A generalized representation of the apparatus used in a preferred embodiment of the present invention is shown in FIG. 1. It will be understood that the descriptions set forth may be applied to numerous types and shapes of products. The type of tablet illustrated and the sequence shown are for purposes of explanation only.
A plurality of the product 10 to be coated is placed in a feeder means 80. Preferably, the feeder will be comprised of a hopper 82 and a series of feeder tubes 84 which align, orient and dispense the product 10 in the appropriate manner. Initially disposed directly beneath the feeder tubes 84 and in registration therewith is a plate 50. The plate 50 has a plurality of tablet holders 30 which, as explained below, restrain the product during certain portions of the coating process. The tablet holders 30 preferably correspond to the feeder tubes 84 and thus, most preferably, each tube 84 feeds a single product 10 into a single tablet holder 30.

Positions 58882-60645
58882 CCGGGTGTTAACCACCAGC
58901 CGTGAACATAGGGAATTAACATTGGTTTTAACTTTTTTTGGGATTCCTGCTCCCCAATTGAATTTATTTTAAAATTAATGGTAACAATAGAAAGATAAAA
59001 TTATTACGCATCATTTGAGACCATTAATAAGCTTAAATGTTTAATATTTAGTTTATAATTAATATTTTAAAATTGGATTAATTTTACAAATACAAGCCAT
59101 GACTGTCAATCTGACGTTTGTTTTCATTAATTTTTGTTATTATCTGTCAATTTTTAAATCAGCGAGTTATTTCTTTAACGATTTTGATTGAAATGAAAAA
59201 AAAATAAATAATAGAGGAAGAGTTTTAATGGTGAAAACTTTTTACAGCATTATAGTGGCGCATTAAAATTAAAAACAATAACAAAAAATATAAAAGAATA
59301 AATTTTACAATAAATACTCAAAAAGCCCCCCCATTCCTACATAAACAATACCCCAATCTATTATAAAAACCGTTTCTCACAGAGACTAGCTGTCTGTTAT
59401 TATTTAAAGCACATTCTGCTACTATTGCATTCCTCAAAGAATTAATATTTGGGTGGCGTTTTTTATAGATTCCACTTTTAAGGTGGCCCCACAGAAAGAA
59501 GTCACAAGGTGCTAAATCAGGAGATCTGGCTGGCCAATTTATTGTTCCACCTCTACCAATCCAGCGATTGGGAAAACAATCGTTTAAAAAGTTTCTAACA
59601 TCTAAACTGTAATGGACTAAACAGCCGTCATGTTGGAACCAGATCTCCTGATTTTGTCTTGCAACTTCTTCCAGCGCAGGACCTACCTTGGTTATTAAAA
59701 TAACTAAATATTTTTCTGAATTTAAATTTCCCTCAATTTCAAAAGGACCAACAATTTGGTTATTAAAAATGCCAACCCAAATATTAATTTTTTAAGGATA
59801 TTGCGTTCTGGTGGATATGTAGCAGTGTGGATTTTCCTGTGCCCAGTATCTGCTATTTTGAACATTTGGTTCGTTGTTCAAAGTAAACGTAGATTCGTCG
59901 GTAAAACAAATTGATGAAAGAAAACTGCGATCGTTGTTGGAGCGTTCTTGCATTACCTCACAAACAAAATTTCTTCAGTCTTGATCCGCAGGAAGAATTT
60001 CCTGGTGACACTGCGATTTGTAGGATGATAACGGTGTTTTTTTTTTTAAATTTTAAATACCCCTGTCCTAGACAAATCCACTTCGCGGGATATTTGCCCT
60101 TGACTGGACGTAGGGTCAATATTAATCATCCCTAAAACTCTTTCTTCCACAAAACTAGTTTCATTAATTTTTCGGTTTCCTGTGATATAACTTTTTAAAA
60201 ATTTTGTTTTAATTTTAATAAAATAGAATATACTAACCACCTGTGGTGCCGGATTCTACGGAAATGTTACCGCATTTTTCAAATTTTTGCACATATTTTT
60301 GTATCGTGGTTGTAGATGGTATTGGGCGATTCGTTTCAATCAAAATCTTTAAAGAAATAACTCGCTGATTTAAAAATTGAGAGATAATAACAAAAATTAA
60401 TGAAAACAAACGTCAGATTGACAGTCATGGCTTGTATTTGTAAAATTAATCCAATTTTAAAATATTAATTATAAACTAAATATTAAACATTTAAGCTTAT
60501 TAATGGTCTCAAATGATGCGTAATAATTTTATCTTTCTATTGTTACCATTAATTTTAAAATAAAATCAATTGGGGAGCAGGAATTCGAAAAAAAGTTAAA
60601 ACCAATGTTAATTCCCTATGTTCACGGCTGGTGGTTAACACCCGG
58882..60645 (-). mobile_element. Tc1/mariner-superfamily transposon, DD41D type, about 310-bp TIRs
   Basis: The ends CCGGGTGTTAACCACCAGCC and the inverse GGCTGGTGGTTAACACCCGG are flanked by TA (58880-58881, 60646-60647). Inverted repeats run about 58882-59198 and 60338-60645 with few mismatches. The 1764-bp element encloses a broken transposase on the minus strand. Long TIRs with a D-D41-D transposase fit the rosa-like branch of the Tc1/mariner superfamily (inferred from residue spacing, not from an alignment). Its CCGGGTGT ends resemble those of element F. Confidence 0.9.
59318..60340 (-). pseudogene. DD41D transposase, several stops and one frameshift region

Conveyor means transfer the plate 50 from the feeder 80 to the vacuum chamber 60. In a preferred embodiment shown in FIG. 1, the vacuum chamber 60 is adapted to receive and make vacuum tight connections with two plates 50. As shown by the arrows, the vacuum chamber 60 is further provided with manipulating means whereby it may be moved up and down, and rotated about a pivot point 62.
A first dipping tank 120 is disposed beneath the vacuum chamber 60 and is filled with a quantity of coating material. Preferably a coating material such as gelatin is used and, most preferably, the dipping tank 120 is provided with pumps and conduits whereby the coating material is continuously circulated. As illustrated, the dipping tank is most preferably constructed to form a meniscus surface 122 by pumping the coating material into an inner tank 124 which is permitted to overflow into the larger tank 120. Such a system prevents the coating material from hardening while the apparatus is in use and helps to ensure that the coating material presents the same even and substantially level surface to the product being dipped at all times.